March 30, 2007
Jarvis Stresses Cooperation Among Media
Jeff Jarvis started the first day of the International Symposium on Online Journalism with a keynote speech emphasizing cooperation among competitors in the media, suggesting such radical ideas as sending readers to other papers and nixing bylines, newsrooms and journalists’ egos.
It’s understandable that Jarvis is a self-proclaimed “cock-eyed optimist” when it comes to the future of journalism. He has a leading blog at buzzmachine.com and serves as associate professor and director of the interactive journalism program at the City University of New York’s new Graduate School of Journalism and as a consultant for news companies.
When asked how he introduces himself, Jarvis confessed that he likes to refer to himself as a blogger, much to his Dean’s dismay.
“Blogging is what’s teaching me the most,” he said.
Jarvis began his discussion on journalism’s future days ago when he asked his readers for input on his blog.
“I’d like your help,” he blogged. “Tell me why you’re optimistic about news: what we can do now that we couldn’t do before, where you see growth, where you see new opportunities.”
He said it’s wrong to define journalism by who does it, and suggested that we stop using the term “citizen journalism.” Instead, he offered “networked journalism.”
Here’s Jarvis’ new rule: “Do what we do best and link the rest.”
“We’ll die not trying — we’ve got to try things,” he said.
Jarvis brought up criticism given to The New York Times for not matching the Walter Reed Medical Center story The Washington Post was covering.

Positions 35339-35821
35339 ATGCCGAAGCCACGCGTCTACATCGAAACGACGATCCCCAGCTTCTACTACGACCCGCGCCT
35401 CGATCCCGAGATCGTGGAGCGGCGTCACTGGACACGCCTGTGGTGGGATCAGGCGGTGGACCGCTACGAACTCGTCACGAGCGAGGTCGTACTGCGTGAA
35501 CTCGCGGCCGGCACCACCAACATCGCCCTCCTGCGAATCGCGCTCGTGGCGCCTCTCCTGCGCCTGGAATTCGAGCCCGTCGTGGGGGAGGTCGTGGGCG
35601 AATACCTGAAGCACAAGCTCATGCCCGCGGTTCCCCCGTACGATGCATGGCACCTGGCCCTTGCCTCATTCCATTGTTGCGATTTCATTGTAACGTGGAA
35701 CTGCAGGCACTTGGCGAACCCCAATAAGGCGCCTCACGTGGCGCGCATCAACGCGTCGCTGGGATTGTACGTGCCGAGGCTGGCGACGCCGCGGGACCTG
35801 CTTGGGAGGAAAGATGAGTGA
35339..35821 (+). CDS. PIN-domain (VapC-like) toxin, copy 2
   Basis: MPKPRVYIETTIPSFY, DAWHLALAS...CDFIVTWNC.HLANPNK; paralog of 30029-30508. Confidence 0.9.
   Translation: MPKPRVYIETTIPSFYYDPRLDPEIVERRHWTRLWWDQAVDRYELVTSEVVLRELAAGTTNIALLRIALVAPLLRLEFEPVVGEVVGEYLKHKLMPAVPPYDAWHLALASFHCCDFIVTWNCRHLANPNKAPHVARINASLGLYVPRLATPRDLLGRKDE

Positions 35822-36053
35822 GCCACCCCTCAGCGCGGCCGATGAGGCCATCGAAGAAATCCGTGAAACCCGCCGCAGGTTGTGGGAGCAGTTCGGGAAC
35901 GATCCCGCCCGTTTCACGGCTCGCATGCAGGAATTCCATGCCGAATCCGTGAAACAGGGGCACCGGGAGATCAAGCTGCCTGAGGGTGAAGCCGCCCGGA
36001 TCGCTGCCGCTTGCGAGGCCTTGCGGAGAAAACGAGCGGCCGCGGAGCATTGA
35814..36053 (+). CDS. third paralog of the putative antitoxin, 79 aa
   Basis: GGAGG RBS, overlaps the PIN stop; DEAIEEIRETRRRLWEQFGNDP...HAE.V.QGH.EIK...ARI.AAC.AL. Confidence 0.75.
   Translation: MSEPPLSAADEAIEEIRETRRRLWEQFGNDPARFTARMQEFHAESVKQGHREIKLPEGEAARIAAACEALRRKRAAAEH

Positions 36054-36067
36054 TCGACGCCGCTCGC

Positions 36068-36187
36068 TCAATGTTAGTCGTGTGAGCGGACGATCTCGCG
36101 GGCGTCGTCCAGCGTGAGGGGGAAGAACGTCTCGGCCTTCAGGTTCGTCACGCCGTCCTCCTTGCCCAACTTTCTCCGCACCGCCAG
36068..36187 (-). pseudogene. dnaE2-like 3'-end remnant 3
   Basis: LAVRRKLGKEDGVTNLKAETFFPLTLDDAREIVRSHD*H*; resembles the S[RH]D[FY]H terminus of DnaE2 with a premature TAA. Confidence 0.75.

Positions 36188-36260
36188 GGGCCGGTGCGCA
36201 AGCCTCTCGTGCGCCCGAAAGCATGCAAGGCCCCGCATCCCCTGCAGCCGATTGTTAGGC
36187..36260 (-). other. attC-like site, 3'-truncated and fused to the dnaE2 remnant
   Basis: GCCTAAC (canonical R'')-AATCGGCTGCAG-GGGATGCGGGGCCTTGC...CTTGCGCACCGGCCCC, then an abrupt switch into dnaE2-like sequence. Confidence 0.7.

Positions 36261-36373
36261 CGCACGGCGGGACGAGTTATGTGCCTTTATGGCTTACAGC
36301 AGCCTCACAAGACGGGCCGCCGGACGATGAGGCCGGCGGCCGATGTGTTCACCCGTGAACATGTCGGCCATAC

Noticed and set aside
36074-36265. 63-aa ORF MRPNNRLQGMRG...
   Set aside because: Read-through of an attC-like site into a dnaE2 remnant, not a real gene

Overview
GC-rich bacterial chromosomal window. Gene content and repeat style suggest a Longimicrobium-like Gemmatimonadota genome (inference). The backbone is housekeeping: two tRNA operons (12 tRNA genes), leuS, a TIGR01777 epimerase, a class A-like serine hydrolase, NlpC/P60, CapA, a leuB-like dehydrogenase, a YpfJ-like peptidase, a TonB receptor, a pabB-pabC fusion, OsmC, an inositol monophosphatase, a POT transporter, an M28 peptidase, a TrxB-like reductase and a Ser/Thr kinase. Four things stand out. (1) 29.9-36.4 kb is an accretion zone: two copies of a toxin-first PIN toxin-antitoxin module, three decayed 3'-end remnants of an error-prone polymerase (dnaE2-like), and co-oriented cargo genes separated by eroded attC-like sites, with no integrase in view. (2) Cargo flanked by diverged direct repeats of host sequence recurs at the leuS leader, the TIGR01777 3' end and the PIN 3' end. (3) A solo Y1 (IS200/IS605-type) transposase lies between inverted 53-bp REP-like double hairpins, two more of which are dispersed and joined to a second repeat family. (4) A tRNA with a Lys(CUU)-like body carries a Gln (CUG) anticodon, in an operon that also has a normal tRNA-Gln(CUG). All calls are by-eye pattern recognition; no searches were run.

“Why would they replicate the results as if it was a peer-review science experiement?
Why not send readers to The Washington Post?” he said.
Jarvis asked Jim Brady, executive editor of washingtonpost.comif he would send readers to The New York Times. Brady said yes.
An ideal of meritocracy should drive journalism, Jarvis said. This is not to suggest that everybody is equal, but that those who rise have merit. It’s up to every individual reader to judge who rises to the top.
“People see one bad thing on the internet and say, ‘See? It’s all crap!'” Jarvis said.
But just because some people post content that can be best described as “crap” doesn’t mean that nothing out there is worthy of reading, he said.
“I pick what I think is good and ignore what’s bad.”
Jarvis ended his keynote speech suggesting a new, loose network of journalism which will encourage extensive content and coverage.
“More reporting: that’s the goal,” he said.